-ology, -logy, -ologist, -logist
(Greek: a suffix meaning: to talk, to speak; a branch of knowledge; any science or academic field that ends in -ology which is a variant of -logy; a person who speaks in a certain manner; someone who deals with certain topics or subjects)
The word -ology is a back-formation from the names of certain disciplines. The -logy element basically means "the study of ____". Such words are formed from Greek or Latin roots with the terminal -logy derived from the Greek suffix -λογια (-logia), speaking, from λεγειν (legein), "to speak".
The suffix -ology is considered to be misleading sometimes as when the "o" is actually part of the word stem that receives the -logy ending; such as, bio + logy.
Through the years -ology and -logy have come to mean, "study of" or "science of" and either of these suffixes often utilize the form of -ologist, "one who (whatever the preceding element refers to)".
The examples shown in this unit represent just a small fraction of the many words that exist in various dictionaries.
The electrodiagnostic technologist takes a patient's history; applies adequate recording electrodes and uses optimal EEG (electroencephalograph), EP (evoked potential or a test of nerve response that uses electrodes placed on the scalp to measure brain reaction to a stimulus such as a touch), and PSG (polysomnogram or the recording of the monitoring of relevant normal and abnormal physiological activity during sleep) techniques; and documents the clinical conditions of patients.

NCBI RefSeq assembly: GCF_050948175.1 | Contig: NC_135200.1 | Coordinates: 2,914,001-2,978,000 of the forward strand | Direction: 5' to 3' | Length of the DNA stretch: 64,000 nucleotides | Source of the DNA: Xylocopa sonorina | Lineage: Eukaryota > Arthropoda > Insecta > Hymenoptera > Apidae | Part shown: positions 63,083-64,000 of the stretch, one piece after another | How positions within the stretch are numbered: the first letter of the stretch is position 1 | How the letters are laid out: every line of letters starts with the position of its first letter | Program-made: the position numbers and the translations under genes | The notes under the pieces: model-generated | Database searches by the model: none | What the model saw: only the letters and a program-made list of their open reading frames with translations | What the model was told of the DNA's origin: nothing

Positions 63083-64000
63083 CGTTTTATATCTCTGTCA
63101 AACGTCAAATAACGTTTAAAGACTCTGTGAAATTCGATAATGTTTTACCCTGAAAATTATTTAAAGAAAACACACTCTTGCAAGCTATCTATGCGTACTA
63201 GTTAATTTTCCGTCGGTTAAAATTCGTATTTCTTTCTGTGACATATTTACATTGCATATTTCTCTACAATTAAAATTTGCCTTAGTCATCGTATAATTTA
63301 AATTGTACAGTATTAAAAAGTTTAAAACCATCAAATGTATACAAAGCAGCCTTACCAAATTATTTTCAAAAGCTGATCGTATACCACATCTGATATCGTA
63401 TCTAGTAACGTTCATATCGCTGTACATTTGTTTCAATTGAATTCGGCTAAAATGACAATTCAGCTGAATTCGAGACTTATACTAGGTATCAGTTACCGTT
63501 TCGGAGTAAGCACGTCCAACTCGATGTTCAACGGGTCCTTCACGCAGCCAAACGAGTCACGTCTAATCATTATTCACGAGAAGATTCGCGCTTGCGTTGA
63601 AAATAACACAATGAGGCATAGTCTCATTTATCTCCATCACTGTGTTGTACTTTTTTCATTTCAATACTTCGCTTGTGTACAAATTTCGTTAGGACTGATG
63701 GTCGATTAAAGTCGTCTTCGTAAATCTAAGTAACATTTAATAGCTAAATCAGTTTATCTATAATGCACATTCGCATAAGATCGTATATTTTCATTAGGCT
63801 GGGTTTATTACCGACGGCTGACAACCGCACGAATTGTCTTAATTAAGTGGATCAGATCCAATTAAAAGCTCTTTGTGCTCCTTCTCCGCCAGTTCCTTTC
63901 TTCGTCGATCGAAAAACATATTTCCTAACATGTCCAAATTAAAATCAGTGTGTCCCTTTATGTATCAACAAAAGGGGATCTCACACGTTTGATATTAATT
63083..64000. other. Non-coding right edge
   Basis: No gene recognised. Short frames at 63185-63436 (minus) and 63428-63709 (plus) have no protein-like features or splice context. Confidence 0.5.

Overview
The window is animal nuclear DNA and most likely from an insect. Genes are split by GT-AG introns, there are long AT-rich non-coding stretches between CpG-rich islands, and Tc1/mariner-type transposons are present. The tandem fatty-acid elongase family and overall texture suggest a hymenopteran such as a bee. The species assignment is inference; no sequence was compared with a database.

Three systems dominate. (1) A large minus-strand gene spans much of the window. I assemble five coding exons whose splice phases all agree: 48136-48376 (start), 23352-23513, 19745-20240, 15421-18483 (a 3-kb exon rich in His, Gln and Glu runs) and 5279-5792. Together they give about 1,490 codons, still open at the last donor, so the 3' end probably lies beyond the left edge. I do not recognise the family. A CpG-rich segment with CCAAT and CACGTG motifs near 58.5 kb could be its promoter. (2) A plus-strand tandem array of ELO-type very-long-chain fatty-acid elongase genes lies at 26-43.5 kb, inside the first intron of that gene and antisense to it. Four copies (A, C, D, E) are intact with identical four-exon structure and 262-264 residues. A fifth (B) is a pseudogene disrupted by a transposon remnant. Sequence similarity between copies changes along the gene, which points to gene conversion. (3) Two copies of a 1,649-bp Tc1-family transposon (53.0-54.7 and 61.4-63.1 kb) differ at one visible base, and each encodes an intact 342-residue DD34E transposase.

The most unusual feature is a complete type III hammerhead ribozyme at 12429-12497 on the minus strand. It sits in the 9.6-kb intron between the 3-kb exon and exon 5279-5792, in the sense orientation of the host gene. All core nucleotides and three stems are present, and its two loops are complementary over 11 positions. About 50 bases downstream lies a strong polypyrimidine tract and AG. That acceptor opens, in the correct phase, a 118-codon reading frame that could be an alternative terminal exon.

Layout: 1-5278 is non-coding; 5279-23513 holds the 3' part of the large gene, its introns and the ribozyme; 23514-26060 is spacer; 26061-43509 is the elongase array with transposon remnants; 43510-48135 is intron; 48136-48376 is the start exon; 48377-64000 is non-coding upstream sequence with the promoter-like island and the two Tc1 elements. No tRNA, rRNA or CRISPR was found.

2. A branch of physiology that studies the relationship between electric phenomena and bodily processes.
3. The study of the electrical properties of living tissue.
4. The electric activity associated with a bodily part or function; such as, the effects of electrical stimulation on tissues, the production of electric currents by organs and tissues, and the therapeutic use of electric currents.
5. A branch of physiology concerned with determining the basic mechanisms by which electric currents are generated within living organisms.
6. The physiological production of electric phenomena in the normal human body.
2. Someone who studies the flow of fluids under the influence of electric fields.
2. The way in which fluid flow is influenced by an electric field.
2. The technological use of electric power.
3. A branch of engineering concerned with the practical applications of electricity in all its forms, including those of electronics.
Electrotechnology deals with wire and radio communication, the stored-program electronic computer, radar, and automatic control systems.